“Are you sure women really need a product like this? Don’t mothers hang out in cafes and drink coffee and meet that way? I mean, why doesn’t it exist already?”
It’s definitely challenging to be original when faced with that kind of logic. Let me be clear, when I was starting Peanut, it wasn’t the view of the majority of people I spoke to, but sometimes, in those early stages of starting my app Peanut, those are the voices which are ringing loudly in your ears. Because, it’s the opposite of innovative, disruptive, original, and you experience feelings of frustration and irritation. The key is to use these feelings as drivers.
Motherhood is a chapter in the life of many women, not the only, but one which merits discussion. It is a chapter which deserves support from employers to accommodate, for instance, flexible working hours for mothers returning to work; a chapter which requires adequate and affordable childcare to be made available; a chapter which requires conversations which have previously been considered taboo or embarrassing (fertility, surrogacy, loneliness, isolation), to come to the forefront. A chapter, which for too long, has been stifling without the acknowledgement that we have something to say and that we want to have a safe, judgement free, supportive space, to say it.
As we watch the women we have grown up alongside find their own story around motherhood and as we watch our own mothers start to understand what modern motherhood looks like, what better time to start a movement around the ‘hood'?
Peanut was born out of two main issues.
The first was the emotional aspect of becoming a mother. Before Fin arrived, I felt prepared. I had bought everything I needed, I'd read a few books. Turns out, the arrival of a baby isn't just about planning. There are feelings and demands that you can't plan for. My girlfriends weren't at the stage in their life where they were yet having children, and even if some of my wider friendship group were, we all lived in different parts of the city (and leaving the house to go anywhere further than 10 minutes from home with a new born felt like a military operation).
I suppose what I felt most prominently, which isn't particularly comfortable for a 30-something woman to admit, is that I was lonely. I had lots of friends, I was successful professionally, and yet, when I was at home, I felt lonely. This was further compounded by the fact that I was working in an industry (dating), where it was my day to day to produce products people could use to find a match, or a date, and I was struggling to find a woman who was like minded to go for a coffee with.
The second was my frustration with the existing products on the market aimed at Mothers. I didn't recognise the tone of voice the products used, or the look and feel of the products. They didn’t represent me as a mother at all. To me, I didn't feel like I'd suddenly aged, or become less modern, less cool, just because I'd become a mum, and yet, there wasn’t a product which understood this. So, taking my understanding of the tech industry, building social products, and motherhood, I decided to create a social product to connect like-minded women, who happened to be mamas.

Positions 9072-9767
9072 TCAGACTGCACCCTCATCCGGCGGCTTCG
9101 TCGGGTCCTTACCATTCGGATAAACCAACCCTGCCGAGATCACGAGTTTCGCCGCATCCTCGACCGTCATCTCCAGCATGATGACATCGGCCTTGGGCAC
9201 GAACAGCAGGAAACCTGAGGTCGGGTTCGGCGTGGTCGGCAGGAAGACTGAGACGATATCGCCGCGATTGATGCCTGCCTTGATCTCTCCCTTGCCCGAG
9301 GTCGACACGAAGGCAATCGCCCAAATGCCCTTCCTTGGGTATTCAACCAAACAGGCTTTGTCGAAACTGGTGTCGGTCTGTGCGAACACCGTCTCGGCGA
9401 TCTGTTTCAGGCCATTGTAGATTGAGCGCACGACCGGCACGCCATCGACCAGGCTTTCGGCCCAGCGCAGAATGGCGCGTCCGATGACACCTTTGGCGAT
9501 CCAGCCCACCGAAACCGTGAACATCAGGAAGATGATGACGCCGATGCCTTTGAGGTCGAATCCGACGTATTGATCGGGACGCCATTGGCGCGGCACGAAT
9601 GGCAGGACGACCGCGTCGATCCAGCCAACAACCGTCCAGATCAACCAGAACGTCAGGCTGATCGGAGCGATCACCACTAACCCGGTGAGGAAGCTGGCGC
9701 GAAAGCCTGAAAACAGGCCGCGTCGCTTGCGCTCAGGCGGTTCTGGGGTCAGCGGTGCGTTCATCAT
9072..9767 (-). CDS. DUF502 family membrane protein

Sharing the vision
There’s something important to note at this point. Women who are mothers are worth over $2.4 trillion. They control 85 per cent of household spend. They are one of the most influential voices in the market. I needed to find a team who believed that mothers should feel able to reclaim that voice. To have a platform for that voice. The team behind Peanut are some of the most passionate innovators I’ve ever had the pleasure of working with. They believe in what we’re building, the vision, and most importantly, the experience of our users. They respect our users. This was one of the most crucial steps in discovering our original for Peanut.
Some pretty incredible things have happened to Peanut since we launched. We went from being featured on Good Morning America, to the Today Show declaring us an app “you can’t live without”, and of course Apple featuring Peanut at WWDC 2017.
We have over 300,000 women using the app, and the highlight is always when we hear the success stories. When women have connected on Peanut to start a business, to find a nanny share, to have a changed experience in respect of Peanut. I think this traction in a year just highlights why an original approach to a social problem is not only welcome, it’s critical to growth.
As I watched women reclaim their voice last year, and continue to do so, I was inspired to do the same for women who happen to be mothers. To give them a platform to have the conversations they want and need to have, on every topic relating to life as a woman including motherhood – using technology to make having those conversations and debates intuitive, easy, intelligent. Peanut Pages is our newest feature which allows users to explore ‘Pages’ (topics) where they can ask and answer questions, share experiences and converse. In the climate of #Metoo it has never been more paramount for women to reclaim their voice, I say the same for mothers.
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